Content: (please note that content portions of a review may contain spoilers)
Four volumes in and Lucky Star has really worked to its particular rhythm of being about very little. That’s almost unfair in a way but it is rather accurate. There’s nothing major or epic here, nor are there any situations that the girls end up in that even have them really panicking in a serious way. The most that happens is that some of them get a little behind on their studying for exams or homework and they get in a little tizzy because of that. It’s all mellow and harmless for the most part, which is a big part of its appeal.
These four episodes are essentially more of the same really. With the new year done and over with, the show deals with the characters enjoying the end of their vacation, a vacation that of course goes by too quick, and the return to routine. The girls cover some of the basics of the time of year by talking about giving chocolates, which has Kagami actually dealing with the potential of giving some to someone. Far more amusing is Konata however as she’s very up front about the fact that she’s giving chocolates to someone this year. The reality of it is far different however as the roles are reversed and it’s done entirely online since she’s such a social internet geek. Though the other girls, mostly Kagami, give her grief about it and the way she handles herself, depending on the viewer it could seem like Kagami is the one more out of touch than Konata.
There’s one rather significant change to the series just past the halfway mark here as the new semester gets underway. That’s the arrival of Yutaka into the Izumi household. Though Konata has always called Yui her sister, she is really her cousin and Yui has her own little sister. Yutaka has come to live with Konata and her father as she’s now going to high school in the same place as Konata and living there will help immensely with her commute. Yutaka is a fun little character, and little does run in the family as she is somewhat short. She’s not exactly dwarfed by others in her class, but she’s struggling and it doesn’t help when she sees that Konata isn’t all that much taller than her and is a few years old. Yutaka brings a little more mellow nature to the show, but she has her moments of panic as well as she deals with living with Konata and a new school.
More amusing is the way that Konata deals with the situation. She certainly gets along well with Yutaka and doesn’t have any apparent issues with her fellow friends, but she’s suddenly finding herself in something of an older sister role. When she does the comparison to how her relationship with Yui is, since she’s often calling her older sister in a somewhat mocking tone, it’s amusing to see the strong differences between how the relationships are. The act of having Konata “complain” about it to Kagami is even more amusing and that leads to a view of how the Hiiragi household operates since she and Tsukasa have two older sisters. Tsukasa is certainly babied in her own way there and it’s an interesting loving family dynamic that isn’t quite represented by what Kagami says when she first talks about it.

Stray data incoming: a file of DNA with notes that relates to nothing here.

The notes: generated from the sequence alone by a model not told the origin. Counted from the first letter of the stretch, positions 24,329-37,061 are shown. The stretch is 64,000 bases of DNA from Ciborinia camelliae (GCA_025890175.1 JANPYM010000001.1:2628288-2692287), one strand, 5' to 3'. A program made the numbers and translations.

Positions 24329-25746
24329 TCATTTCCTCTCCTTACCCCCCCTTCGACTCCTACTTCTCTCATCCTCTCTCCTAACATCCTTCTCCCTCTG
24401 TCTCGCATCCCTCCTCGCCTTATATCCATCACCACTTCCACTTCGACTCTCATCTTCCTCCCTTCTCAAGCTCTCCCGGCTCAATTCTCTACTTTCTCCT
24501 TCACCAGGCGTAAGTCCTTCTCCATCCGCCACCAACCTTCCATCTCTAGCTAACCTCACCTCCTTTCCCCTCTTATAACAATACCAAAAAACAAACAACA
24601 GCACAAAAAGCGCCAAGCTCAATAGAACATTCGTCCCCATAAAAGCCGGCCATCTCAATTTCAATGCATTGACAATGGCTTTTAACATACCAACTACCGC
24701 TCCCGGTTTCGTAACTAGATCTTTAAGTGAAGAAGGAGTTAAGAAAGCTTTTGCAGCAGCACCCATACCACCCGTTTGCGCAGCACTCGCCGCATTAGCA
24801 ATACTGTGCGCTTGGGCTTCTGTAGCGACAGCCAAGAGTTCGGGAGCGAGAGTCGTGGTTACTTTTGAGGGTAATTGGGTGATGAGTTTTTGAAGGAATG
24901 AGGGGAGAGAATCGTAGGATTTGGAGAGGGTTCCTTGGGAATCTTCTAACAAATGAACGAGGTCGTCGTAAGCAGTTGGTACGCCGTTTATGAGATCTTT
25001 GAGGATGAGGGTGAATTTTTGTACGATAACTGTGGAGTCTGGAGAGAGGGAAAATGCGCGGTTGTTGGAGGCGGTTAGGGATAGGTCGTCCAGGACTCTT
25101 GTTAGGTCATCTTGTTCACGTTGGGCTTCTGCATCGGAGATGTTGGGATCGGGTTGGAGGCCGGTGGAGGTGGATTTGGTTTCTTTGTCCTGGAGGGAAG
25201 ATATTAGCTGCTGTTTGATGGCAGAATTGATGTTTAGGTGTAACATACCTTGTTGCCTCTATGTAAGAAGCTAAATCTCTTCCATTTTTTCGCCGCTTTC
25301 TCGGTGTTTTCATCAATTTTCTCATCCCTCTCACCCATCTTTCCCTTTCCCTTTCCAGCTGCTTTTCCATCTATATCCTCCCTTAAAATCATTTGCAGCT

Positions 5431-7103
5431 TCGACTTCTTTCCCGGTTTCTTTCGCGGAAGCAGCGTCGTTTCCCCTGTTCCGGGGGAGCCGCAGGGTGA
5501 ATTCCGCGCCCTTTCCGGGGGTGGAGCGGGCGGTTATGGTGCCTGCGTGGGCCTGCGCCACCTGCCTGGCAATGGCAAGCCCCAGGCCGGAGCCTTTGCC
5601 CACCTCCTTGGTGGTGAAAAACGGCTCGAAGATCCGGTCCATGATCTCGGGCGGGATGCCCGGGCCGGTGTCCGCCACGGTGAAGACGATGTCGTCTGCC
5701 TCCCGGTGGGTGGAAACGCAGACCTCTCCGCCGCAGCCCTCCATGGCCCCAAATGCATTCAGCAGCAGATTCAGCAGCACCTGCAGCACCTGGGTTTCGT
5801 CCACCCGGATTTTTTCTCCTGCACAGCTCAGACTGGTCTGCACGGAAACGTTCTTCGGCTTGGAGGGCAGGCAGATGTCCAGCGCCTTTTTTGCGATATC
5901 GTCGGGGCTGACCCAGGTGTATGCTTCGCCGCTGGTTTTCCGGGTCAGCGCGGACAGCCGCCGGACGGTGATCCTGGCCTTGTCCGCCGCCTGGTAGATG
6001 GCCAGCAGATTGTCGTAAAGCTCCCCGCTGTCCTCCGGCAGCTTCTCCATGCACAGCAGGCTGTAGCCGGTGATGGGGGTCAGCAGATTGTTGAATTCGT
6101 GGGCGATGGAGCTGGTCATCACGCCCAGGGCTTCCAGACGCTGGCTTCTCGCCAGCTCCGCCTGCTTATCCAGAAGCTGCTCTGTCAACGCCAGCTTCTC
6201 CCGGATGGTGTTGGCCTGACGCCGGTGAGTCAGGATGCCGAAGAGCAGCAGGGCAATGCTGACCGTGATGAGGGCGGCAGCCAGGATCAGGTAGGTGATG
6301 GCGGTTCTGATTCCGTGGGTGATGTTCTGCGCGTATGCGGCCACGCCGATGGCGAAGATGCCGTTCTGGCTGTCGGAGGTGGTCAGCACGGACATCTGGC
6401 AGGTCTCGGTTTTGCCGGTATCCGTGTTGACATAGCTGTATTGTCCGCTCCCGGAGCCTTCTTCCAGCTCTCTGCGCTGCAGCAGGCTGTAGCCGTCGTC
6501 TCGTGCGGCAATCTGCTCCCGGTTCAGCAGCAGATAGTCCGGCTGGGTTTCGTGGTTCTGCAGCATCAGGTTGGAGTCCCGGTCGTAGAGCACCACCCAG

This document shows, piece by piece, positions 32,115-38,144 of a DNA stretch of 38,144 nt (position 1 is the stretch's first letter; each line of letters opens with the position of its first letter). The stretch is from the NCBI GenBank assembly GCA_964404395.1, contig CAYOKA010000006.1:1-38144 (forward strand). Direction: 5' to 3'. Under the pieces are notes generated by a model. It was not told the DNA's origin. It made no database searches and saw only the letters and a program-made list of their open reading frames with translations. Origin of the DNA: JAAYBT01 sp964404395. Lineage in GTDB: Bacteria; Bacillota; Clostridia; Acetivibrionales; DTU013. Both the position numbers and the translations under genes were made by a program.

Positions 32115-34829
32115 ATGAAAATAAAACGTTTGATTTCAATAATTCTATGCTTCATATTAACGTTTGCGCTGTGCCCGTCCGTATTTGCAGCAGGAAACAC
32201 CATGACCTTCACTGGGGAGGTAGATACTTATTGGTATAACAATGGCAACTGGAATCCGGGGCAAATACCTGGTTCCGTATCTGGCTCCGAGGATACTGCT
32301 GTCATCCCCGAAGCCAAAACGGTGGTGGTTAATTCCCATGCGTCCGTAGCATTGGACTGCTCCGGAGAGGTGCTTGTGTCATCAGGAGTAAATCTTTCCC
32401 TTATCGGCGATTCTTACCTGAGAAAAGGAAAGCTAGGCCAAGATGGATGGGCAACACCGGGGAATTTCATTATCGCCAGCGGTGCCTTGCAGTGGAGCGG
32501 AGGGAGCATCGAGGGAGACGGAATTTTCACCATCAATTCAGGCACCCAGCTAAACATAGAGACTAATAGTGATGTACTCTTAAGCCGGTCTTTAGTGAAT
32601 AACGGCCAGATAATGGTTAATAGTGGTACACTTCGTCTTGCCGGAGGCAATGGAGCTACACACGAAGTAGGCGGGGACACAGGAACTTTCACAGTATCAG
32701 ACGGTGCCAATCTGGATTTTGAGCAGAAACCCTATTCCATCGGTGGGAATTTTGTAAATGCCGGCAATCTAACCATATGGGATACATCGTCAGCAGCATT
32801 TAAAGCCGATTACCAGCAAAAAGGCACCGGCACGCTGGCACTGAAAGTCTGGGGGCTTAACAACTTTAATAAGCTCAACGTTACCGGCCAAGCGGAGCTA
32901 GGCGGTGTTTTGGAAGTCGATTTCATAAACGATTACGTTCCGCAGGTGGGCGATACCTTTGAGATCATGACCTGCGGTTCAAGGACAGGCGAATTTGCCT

Lucky Star does continue to run some odd and amusing situations. The anime/gaming store that Konata often goes to has its staff continuing to try and get her to buy stuff and she manages to escape unscathed each and every time. It’s an amusing game of cat and mouse in a way with how it plays out. What was really amusing this time around was seeing the little café that Konata works in which is basically a Haruhi cosplay café, including having an actual dance number done during it. The others in the group are pretty unsure about what they’re saying, and watching the confusion and near disbelief in Kagami is worth the price of admission alone. Toss in several more Lucky Channel segments, some of which are actually entertaining as Akira finally gets her big debut, and you’ve got a decent collection of little stories and snippets overall for these girls.
Lucky Star is moving right along as the class year progresses, the characters grow ever so slightly and new situations are introduced that adds some minor changes. It has that air of realism, the lack of real drama and a sense of true slice of life feel while still bringing in the absurd and weird. Being able to manage all of it while keeping the characters cute, fun and relatively realistic isn’t an easy chore. But they do surprisingly well in pulling it off here with an easy flow to all of it. Lucky Star doesn’t have that single thing to pull it all together into a cohesive show, but that’s not the point. It’s simply to let us have a look at this girls growing up in this particular age, anime style, and to enjoy it. I find myself rarely laughing, but I’m smiling often and enjoying it thoroughly.
Japanese 2.0 Language, English 2.0 Language, English Subtitles, Key scenes galleries, The Adventures of Minoru Shiraishi, Liner notesLimited Edition: Girls Summer Uniform T-Shirt, Miyuki Character CD
Sony KDS-R70XBR2 70" LCoS 1080P HDTV, Sony PlayStation3 Blu-ray player via HDMI set to 1080p, Onkyo TX-SR605 Receiver and Panasonic SB-TP20S Multi-Channel Speaker System With 100-Watt Subwoofer.